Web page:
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Volunteers to Move Homeless into Temporary Shelters Today
Wednesday, December 28, 2022


Volunteers spent Tuesday taking part in a crash course with the Red Cross regional disaster crisis management staff so they could begin moving 31 Wood River Valley residents out of hotel rooms into temporary shelters.

A dozen volunteers will ready spaces for the families and help them move into shelters set up in public spaces today. St. Luke’s Wood River provided some cots and Blaine County Emergency Services secured some additional cots and blankets.

One of the shelters accommodates women and children; another, men.

Those needing shelter include families experiencing homelessness who have been living in hotel rooms provided with the help of such organizations as Blaine County Charitable Fund and St. Luke’s Center for Community Health. They need to vacate the hotel rooms from Dec. 28 to Jan. 3 to accommodate visitors who reserved the hotel rooms for holiday visits months ago.

There are currently 85 people being put up in hotels--all but the 31 have long-term stays, thanks to hotels that have graciously accommodated them.

“We will house these people in shelters and some private accommodations until the beginning of January,” said Mary Fauth, director of the Blaine County Charitable Fund (BCCF). “We’re currently taking offers of housing—short-term or long-term—so these people don’t have to stay in hotels.”

The Blaine County Charitable Fund and other organizations have used local hotels to accommodate Wood River Valley residents experiencing homelessness during past years.

But it reached crisis proportions this year because the lack of affordable housing became much more acute and because of dangerously cold temperatures in the valley last week. About 31 individuals had to be moved into hotel rooms as the temperature plummeted to minus-16 because the sheds, cars and other accommodations in which they were living with no running water, sewage or electricity could not provide sufficient shelter.

“State law and Red Cross by-laws do not recognize extreme cold as a natural disaster, even if people die of exposure. Therefore, an emergency could not be declared,” said outgoing District 26 State Sen. Michelle Stennett.

Stennett noted that many of the valley’s service workers were being thrown out of their temporary housing so landlords and property managers could rent at top price over the holidays.

“No one was taking action so Sen. (Ron) Taylor and I decided to coordinate short-term emergency shelters equipped with cots, bedding, kitchen and bathrooms,” she added.

On Tuesday volunteers learned how to set up, operate and close down small, short-term shelters. The Red Cross would set up shelters for bigger crises.

“I was struck by the massive amount of effort that it takes to put together a shelter, including the considerations for safety and well-being,” said Fauth.

Many of those currently housed in hotels are working families with children who have been in the valley for several months or more but suddenly found themselves without a home for some reason, Fauth said.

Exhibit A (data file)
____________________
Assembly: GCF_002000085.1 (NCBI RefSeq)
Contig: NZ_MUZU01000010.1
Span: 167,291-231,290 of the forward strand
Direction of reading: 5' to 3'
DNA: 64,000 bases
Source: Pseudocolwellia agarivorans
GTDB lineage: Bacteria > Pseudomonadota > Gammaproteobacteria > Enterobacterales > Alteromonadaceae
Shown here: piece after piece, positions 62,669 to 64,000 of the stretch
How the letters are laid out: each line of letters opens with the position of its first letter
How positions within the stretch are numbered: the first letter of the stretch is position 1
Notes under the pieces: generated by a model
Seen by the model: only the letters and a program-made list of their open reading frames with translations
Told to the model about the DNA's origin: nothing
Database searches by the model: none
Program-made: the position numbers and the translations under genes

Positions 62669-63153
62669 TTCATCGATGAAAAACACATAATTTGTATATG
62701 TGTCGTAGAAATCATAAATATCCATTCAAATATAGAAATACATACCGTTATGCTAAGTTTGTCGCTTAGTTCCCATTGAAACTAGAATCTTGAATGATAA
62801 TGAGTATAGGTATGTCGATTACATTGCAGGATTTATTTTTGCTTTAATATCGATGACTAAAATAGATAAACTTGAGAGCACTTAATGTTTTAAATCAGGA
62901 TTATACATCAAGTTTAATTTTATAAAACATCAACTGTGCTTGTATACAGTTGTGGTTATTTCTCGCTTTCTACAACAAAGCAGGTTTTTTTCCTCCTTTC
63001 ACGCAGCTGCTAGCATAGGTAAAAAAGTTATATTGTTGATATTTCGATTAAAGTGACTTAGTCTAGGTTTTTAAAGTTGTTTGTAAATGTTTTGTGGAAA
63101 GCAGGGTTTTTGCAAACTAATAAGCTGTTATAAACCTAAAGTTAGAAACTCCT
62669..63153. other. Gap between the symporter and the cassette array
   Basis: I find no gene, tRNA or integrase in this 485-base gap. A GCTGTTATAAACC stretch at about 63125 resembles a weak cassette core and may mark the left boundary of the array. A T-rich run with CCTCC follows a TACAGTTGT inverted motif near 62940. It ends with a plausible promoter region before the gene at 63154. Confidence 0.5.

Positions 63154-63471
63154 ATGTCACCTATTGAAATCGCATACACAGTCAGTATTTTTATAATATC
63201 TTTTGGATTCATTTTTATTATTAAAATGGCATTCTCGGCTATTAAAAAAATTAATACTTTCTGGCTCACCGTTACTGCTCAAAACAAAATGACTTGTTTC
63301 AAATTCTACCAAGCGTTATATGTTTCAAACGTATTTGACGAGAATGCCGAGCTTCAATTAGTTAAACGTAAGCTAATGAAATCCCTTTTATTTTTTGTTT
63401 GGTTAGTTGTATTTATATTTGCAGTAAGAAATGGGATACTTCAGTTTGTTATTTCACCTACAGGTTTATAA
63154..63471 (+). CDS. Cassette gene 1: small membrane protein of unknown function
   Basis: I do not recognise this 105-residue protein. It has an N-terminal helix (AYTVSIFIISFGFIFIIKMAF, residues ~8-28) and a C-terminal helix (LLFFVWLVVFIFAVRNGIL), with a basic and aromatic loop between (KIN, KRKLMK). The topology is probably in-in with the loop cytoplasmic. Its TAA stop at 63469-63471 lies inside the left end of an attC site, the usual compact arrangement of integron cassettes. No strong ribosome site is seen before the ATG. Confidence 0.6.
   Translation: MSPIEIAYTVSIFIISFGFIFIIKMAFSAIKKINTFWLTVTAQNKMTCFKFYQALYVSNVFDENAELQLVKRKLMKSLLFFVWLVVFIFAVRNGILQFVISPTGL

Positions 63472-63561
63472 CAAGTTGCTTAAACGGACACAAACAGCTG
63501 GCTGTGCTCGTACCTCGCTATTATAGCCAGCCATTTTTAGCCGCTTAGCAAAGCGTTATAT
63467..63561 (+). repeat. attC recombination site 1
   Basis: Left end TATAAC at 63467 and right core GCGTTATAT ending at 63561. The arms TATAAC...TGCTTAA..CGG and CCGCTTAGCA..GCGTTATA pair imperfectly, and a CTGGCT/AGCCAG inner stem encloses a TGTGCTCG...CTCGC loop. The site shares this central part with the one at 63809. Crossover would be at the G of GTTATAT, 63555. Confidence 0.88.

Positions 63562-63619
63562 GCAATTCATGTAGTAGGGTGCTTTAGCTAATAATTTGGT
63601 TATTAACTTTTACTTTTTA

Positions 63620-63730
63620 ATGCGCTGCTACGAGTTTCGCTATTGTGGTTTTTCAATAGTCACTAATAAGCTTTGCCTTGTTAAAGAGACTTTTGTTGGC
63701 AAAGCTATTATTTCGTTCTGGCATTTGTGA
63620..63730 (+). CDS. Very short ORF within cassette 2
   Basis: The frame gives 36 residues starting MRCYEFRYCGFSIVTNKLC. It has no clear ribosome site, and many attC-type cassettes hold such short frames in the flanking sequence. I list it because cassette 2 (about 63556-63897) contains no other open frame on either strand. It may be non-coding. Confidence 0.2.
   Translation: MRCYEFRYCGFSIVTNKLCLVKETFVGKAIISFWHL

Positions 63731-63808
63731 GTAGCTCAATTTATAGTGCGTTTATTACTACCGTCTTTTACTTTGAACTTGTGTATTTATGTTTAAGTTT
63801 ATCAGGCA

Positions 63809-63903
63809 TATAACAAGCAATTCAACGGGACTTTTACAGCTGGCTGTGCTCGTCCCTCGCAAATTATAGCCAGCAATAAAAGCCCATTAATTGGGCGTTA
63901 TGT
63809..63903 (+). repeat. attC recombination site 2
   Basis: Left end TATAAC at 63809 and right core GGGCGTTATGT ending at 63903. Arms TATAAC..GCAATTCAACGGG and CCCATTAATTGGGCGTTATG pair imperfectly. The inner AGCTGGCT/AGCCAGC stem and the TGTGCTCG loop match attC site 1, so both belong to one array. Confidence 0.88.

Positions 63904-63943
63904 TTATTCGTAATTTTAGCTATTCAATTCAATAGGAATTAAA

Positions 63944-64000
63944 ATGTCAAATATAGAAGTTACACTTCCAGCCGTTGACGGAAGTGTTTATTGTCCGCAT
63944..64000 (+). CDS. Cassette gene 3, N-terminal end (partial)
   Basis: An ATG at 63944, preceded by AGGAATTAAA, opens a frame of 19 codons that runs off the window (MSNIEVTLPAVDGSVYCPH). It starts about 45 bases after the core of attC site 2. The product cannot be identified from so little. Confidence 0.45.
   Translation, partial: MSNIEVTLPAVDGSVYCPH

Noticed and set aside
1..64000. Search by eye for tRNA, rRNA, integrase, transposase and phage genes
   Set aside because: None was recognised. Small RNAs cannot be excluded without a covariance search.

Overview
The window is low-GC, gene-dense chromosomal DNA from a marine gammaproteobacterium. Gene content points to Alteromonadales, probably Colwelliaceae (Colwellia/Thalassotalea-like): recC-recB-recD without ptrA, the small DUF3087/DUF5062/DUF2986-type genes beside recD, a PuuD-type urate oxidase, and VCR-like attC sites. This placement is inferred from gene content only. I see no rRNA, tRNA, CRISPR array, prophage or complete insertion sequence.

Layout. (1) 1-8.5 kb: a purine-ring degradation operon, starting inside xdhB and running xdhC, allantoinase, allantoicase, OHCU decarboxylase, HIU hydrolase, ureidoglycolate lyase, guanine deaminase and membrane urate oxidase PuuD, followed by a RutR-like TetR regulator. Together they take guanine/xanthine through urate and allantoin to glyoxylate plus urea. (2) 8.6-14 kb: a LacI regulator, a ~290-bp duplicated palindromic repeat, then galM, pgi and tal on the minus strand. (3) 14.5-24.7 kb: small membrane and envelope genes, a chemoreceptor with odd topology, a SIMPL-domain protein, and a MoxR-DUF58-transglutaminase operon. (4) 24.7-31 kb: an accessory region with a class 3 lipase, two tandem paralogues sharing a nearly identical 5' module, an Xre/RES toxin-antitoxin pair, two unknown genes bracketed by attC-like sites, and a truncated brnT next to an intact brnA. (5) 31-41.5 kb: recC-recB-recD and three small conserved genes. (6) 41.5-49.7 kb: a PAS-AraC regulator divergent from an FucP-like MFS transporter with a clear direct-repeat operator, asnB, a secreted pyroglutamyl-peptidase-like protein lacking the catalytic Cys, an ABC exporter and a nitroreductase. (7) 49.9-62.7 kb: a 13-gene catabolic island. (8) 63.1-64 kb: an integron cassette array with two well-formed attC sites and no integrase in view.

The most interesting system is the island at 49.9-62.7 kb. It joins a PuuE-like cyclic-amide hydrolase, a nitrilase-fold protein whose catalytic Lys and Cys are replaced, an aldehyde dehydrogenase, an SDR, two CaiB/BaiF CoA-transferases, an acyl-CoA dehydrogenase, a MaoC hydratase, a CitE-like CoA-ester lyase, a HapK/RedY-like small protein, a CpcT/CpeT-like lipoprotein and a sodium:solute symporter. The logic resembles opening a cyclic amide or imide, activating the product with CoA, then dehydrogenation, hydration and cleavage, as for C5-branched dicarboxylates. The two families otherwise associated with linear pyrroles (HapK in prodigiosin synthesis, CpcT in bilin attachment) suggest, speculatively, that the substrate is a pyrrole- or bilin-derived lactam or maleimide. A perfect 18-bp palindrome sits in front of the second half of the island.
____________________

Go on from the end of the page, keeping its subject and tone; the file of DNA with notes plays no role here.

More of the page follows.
Some valley residents are taking in family members, even though they risk violating their lease because they’re not supposed to house so many people, she added.

More volunteers are needed to help staff the shelters until Jan. 3, Fauth said. Being bilingual is a plus, but it’s not a requirement. It’s preferable that volunteers can take eight-hour shifts since the shelters have to be staffed 24 hours a day.

To volunteer, contact District 26’s new State Sen. Ron Taylor at or Michelle Stennett at

Anyone experiencing homelessness should contact St. Luke’s Center for Community Health. The Hunger Coalition staff will also serve as a resource when the organization reopens after New Year’s.

The emergency shelters are a very temporary action and not a long-term solution, noted Stennett.

“The local governments are slow or resistant to engage and the nonprofits are undermanned and overwhelmed,” she said. “The Hunger Coalition is feeding over 500 families a week and providing us with a list of the homeless workers and families. The Blaine County Charitable Fund is continuously searching for lodging and financially securing living arrangements.”

The City of Ketchum plans to buy pre-fabricated homes in the near future, while attempting to do more to fund funding permanent affordable housing. To learn more, visit

The City of Ketchum also hopes that homeowners who want to rent to people who live and work here will contact Case workers will screen potential tenants, and provide rental assistance when needed.

Donations to help fund hotel rooms and acquire transitional housing, can be made to:

Blaine County Charitable Fund

PO Box 265

Hailey, ID 83333

Online at

Tax deductible #ID-84-5158057


Hunger Coalition

110 Honeysuckle Street

Bellevue, ID 83313


Tax ID #72-1582755



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